The concept of inner restraint is indispensable, yet inadequate in addressing moral issues. It is essential to develop an ethic of virtue wherein positive qualities are developed and, then, reinforced. In ethical hunting, those restraints and virtues can be expressed through constraints upon all actions involved in hunting. 

The Boone and Crockett Club believes that fair chase exists when actions involved in hunting pass successfully through four filters: 

  1. complies with applicable laws and regulations, 
  2. occurs within the bounds of behavior prescribed by hunting organization(s) or a group to which one belongs, 
  3. matches with personal standards including the reasons why an individual hunts and considering individual skills and capabilities, and 
  4. The action does not facilitate negative criticism toward hunting in general from those who do not hunt.

If a hunt meets all four standards, it can be considered fair chase. The hunter can be judged by self, peers, and others as having met those standards. If not, adverse consequences of non-adherence may differ at each level.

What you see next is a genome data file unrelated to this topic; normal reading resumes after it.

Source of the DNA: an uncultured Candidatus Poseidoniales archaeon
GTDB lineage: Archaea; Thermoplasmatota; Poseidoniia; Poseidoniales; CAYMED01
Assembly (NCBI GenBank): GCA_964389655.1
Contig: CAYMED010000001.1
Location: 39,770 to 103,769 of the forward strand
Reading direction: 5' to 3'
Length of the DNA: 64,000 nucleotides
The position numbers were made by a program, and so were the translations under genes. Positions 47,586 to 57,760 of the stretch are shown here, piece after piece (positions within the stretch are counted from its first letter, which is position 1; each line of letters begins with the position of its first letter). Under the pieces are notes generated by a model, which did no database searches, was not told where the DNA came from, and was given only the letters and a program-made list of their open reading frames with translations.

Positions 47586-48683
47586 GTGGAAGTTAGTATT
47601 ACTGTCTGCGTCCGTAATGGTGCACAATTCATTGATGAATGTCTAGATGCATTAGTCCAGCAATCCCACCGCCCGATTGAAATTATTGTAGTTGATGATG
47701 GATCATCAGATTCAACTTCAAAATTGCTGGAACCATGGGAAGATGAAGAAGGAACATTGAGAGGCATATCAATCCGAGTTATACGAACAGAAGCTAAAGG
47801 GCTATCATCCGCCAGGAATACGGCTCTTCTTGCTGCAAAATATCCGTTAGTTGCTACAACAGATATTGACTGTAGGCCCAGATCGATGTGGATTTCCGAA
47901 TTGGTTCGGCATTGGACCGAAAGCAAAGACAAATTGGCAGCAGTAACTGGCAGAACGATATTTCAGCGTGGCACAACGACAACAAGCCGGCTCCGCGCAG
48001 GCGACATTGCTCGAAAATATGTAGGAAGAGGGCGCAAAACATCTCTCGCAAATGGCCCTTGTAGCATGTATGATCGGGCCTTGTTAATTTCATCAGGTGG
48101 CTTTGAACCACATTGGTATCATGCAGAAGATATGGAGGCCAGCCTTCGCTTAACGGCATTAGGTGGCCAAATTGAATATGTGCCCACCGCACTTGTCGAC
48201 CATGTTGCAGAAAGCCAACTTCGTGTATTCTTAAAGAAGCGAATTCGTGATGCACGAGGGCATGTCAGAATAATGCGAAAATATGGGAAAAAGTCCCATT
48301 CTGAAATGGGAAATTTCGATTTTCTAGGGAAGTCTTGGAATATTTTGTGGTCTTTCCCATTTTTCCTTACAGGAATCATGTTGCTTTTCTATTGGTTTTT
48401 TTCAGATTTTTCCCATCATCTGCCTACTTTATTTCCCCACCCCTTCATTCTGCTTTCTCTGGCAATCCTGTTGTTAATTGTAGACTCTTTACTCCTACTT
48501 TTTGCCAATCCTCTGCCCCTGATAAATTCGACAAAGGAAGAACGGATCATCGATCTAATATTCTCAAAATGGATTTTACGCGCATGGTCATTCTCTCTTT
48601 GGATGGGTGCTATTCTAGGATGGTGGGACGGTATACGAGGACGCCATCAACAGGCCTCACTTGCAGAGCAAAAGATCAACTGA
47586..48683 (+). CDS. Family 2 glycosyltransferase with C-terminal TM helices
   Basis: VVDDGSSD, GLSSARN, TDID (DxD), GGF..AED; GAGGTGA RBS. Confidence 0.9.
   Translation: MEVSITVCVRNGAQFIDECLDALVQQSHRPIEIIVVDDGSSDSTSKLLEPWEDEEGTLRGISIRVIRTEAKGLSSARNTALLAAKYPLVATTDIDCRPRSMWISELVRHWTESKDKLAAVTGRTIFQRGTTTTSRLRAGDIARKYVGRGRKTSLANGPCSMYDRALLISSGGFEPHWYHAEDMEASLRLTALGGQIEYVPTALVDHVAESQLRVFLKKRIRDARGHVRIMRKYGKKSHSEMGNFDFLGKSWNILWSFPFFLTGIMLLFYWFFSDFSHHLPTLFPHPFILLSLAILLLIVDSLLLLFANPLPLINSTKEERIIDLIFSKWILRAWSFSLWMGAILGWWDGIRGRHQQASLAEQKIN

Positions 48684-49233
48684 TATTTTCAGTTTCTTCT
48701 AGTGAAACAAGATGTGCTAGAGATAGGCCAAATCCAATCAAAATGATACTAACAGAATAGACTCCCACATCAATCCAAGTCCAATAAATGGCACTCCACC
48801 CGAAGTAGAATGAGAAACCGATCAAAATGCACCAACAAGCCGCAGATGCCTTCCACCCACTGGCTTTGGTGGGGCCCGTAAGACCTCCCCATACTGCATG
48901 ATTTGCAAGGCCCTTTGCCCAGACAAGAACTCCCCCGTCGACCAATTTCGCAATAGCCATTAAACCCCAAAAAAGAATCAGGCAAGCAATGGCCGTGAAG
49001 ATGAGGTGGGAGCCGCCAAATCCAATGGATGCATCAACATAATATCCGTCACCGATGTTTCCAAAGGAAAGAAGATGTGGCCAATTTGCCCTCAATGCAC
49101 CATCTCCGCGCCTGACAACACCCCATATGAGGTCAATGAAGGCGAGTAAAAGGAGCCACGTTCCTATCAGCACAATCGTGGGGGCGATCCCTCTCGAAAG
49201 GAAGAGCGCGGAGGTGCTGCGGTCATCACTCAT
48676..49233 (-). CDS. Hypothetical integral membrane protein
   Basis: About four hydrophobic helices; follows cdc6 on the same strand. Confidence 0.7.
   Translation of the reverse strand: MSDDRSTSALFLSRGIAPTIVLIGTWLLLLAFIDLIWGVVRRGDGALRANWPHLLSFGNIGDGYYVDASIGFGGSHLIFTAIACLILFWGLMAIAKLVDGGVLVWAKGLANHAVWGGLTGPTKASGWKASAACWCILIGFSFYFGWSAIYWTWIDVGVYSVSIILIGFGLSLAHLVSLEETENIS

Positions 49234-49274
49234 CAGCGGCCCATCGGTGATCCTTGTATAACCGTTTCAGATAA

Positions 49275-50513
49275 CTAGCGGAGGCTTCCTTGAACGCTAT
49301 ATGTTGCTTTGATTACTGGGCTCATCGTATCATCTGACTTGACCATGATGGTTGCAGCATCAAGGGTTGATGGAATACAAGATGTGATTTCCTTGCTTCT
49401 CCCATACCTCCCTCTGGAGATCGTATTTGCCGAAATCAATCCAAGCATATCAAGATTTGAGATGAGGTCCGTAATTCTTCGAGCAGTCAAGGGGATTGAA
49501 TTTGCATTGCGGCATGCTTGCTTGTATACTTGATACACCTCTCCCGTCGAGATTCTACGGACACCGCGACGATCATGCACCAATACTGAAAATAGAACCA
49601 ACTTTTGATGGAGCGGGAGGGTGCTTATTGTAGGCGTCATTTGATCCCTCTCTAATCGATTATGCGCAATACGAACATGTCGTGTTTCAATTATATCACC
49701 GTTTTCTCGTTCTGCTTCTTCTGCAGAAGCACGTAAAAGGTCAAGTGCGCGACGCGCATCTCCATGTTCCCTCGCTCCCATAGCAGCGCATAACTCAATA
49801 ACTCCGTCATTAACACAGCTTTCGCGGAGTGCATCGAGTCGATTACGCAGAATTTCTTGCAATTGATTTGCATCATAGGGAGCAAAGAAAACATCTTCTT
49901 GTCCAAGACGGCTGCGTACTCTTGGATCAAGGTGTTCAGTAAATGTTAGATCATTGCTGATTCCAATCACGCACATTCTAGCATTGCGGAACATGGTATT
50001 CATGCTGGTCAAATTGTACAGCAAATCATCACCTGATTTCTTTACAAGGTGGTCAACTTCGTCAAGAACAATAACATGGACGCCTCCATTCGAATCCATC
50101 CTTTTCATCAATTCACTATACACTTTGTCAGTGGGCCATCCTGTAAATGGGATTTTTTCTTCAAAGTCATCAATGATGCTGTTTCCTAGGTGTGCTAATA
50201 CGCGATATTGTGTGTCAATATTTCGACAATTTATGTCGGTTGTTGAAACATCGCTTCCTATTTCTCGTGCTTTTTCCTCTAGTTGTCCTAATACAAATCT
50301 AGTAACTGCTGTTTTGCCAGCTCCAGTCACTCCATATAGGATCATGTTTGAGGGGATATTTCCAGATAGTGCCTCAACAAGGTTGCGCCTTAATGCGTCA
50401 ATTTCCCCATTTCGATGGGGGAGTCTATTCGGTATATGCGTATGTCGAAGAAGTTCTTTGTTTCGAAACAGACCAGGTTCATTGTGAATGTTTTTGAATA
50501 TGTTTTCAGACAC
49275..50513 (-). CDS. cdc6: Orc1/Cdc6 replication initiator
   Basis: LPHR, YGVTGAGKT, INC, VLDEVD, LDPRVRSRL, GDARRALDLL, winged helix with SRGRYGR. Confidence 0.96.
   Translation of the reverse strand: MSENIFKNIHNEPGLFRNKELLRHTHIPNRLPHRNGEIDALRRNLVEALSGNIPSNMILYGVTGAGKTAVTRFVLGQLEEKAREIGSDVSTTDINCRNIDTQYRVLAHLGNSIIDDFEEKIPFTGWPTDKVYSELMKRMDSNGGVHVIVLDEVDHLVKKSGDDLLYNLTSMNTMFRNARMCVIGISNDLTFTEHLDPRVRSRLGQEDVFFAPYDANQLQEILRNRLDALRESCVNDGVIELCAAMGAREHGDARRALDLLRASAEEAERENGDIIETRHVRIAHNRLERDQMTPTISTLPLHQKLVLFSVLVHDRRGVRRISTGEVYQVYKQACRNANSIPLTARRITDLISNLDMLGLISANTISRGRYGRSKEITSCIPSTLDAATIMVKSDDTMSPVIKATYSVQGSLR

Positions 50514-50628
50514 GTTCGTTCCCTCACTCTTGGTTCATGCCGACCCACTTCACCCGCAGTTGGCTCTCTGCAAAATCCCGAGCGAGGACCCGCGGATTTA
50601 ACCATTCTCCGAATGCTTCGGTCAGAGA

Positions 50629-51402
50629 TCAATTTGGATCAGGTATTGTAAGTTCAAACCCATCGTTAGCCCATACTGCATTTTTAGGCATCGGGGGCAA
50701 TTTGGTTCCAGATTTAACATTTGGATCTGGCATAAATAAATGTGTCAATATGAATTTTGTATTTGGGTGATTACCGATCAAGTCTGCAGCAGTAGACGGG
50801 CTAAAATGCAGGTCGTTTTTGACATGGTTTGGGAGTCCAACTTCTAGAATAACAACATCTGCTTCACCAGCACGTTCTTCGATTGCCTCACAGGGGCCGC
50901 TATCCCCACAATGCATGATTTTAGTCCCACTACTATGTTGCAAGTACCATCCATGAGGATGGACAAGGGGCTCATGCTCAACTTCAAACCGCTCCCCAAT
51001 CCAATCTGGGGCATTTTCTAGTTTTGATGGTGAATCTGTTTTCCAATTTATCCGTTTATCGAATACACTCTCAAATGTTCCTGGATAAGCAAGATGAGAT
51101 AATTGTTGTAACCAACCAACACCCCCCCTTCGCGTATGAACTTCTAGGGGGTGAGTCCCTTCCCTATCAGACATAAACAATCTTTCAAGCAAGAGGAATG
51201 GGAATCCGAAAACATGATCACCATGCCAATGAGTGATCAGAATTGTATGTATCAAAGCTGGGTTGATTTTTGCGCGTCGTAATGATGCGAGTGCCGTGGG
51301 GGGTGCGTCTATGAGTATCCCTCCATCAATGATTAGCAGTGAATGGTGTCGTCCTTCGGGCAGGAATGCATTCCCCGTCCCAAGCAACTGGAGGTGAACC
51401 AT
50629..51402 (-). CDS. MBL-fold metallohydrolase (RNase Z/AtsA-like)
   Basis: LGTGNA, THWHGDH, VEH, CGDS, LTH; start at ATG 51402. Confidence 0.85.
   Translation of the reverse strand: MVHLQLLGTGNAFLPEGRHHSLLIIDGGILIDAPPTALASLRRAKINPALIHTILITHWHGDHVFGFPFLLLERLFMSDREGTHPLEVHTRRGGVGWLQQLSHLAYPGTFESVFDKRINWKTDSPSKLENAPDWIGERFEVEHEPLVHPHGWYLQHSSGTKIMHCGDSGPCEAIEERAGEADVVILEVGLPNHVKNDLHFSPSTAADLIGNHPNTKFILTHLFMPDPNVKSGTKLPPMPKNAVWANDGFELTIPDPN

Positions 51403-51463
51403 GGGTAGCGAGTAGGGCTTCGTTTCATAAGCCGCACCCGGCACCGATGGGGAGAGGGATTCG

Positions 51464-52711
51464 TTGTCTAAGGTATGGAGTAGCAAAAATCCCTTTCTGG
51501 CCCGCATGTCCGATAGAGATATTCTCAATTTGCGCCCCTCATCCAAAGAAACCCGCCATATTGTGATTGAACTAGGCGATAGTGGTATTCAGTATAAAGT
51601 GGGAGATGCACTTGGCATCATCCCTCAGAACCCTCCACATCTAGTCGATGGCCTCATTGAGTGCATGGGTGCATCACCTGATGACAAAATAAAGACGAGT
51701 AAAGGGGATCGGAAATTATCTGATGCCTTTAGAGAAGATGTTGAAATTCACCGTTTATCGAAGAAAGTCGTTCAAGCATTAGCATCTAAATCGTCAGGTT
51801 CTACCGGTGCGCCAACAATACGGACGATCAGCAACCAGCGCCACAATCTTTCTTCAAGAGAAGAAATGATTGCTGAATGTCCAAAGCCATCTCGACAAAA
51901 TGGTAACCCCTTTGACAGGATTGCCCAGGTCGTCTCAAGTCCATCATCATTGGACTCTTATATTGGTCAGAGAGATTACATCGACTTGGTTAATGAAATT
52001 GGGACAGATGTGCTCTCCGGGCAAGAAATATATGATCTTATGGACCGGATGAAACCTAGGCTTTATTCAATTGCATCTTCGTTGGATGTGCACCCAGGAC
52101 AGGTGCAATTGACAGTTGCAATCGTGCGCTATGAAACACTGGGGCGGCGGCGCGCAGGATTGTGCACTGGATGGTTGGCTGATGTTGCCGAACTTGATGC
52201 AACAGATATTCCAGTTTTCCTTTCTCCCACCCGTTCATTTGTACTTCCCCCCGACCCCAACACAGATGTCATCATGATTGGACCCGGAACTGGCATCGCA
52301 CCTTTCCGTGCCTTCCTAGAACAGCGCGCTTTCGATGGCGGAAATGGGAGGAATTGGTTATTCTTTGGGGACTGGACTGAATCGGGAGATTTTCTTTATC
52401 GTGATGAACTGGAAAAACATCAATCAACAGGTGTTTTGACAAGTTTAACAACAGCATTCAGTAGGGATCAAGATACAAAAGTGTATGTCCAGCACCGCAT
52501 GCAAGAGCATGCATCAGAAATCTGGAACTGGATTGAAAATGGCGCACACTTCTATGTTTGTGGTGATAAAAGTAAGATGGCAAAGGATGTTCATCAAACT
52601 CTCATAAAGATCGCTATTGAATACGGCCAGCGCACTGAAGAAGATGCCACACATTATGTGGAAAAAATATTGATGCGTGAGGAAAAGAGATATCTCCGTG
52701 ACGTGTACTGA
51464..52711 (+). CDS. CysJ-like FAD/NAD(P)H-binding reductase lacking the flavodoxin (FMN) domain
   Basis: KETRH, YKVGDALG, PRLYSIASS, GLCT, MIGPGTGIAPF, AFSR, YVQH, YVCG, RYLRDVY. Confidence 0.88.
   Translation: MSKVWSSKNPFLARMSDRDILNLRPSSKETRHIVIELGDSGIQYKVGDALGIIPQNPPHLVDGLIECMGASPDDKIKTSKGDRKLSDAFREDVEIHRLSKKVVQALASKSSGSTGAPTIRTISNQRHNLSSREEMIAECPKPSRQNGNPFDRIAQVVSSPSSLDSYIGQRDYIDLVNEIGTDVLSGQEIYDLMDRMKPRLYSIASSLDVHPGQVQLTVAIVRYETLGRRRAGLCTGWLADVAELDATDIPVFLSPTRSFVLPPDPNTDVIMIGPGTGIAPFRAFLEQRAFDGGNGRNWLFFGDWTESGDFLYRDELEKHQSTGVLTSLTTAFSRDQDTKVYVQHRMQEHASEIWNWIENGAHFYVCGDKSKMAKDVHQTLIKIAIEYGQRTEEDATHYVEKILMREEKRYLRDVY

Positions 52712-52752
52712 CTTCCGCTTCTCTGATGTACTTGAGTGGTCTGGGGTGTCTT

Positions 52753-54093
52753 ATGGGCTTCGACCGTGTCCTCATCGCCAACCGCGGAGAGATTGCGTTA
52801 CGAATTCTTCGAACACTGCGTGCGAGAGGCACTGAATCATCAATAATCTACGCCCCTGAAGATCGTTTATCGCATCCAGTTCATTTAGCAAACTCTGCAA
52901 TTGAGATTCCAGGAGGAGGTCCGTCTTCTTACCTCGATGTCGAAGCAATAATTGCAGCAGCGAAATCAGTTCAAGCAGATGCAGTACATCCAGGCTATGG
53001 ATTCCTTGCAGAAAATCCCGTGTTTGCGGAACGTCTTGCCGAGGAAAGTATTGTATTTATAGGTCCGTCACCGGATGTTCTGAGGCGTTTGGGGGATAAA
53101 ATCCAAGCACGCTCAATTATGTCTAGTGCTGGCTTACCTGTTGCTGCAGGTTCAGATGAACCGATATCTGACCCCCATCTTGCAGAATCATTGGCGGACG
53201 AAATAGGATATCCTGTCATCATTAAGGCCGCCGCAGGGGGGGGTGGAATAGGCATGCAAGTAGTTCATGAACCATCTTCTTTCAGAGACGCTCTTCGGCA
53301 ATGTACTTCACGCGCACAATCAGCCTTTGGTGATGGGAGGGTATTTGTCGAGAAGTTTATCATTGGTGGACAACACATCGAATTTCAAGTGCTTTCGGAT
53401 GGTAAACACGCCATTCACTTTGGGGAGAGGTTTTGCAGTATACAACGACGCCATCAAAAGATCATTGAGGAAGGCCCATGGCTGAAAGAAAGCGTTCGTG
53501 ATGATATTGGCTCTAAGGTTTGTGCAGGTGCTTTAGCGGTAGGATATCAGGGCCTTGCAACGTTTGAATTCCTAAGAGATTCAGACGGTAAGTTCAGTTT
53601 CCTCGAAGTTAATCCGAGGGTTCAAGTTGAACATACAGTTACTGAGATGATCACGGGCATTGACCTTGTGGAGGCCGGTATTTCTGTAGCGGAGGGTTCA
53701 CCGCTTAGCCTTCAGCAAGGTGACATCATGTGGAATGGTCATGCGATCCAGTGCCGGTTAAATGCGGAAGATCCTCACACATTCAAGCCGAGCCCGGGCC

Non-compliance with applicable laws and regulations can and should result in punishment such as fines, incarceration, and/or loss of hunting privileges. Violations of organizational or group standards can result in social disapproval ranging from castigation to dismissal from such a group. Failure to meet personal standards comes to rest on the conscience and self-esteem of the individual. Crossing the line and fostering an overall negative public perception of hunting is an affect that is oftentimes hard to measure but manifests itself in the form of public protests, disparaging print and television editorials, negative teachings at our schools, and passed ballot initiatives, to name a few. Such violations are the responsibility of all sportsmen to police swiftly and hard.